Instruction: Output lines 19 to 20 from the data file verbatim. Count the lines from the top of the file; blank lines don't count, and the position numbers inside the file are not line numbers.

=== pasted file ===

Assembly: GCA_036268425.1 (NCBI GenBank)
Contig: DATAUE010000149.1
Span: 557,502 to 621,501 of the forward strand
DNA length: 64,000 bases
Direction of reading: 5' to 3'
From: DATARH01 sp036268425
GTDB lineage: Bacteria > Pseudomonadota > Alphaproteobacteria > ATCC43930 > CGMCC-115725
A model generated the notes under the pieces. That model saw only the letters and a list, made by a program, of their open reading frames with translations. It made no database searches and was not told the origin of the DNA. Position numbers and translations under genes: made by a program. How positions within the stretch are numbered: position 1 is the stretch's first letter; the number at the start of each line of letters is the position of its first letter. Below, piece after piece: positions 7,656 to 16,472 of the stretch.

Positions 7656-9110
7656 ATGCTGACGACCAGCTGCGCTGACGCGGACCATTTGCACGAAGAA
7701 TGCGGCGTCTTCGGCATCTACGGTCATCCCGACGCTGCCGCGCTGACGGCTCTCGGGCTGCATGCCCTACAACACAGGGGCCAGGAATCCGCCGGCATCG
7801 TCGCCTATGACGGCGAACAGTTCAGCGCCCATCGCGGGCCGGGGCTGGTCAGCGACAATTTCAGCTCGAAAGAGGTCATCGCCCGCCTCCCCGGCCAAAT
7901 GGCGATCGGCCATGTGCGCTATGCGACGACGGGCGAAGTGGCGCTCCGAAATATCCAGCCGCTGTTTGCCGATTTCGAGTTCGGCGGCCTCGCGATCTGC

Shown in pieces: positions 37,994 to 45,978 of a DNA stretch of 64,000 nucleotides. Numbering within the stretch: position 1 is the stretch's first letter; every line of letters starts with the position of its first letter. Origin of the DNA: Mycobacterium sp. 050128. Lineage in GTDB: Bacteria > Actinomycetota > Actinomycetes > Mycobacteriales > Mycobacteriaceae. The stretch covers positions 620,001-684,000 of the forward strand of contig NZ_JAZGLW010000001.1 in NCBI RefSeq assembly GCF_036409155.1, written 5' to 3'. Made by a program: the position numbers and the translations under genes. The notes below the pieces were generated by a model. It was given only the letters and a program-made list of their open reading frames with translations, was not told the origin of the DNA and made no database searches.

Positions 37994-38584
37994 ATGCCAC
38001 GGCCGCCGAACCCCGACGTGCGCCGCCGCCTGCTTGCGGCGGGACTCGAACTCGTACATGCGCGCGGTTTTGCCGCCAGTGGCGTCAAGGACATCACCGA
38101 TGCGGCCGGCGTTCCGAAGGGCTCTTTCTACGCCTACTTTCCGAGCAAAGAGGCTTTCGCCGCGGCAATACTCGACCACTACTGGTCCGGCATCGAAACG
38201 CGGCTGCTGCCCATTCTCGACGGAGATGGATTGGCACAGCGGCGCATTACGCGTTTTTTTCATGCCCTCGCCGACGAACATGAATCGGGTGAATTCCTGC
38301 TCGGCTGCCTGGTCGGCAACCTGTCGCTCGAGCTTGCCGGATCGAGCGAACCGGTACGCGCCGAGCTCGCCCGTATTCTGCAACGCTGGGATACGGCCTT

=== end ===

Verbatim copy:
38201 CGGCTGCTGCCCATTCTCGACGGAGATGGATTGGCACAGCGGCGCATTACGCGTTTTTTTCATGCCCTCGCCGACGAACATGAATCGGGTGAATTCCTGC
38301 TCGGCTGCCTGGTCGGCAACCTGTCGCTCGAGCTTGCCGGATCGAGCGAACCGGTACGCGCCGAGCTCGCCCGTATTCTGCAACGCTGGGATACGGCCTT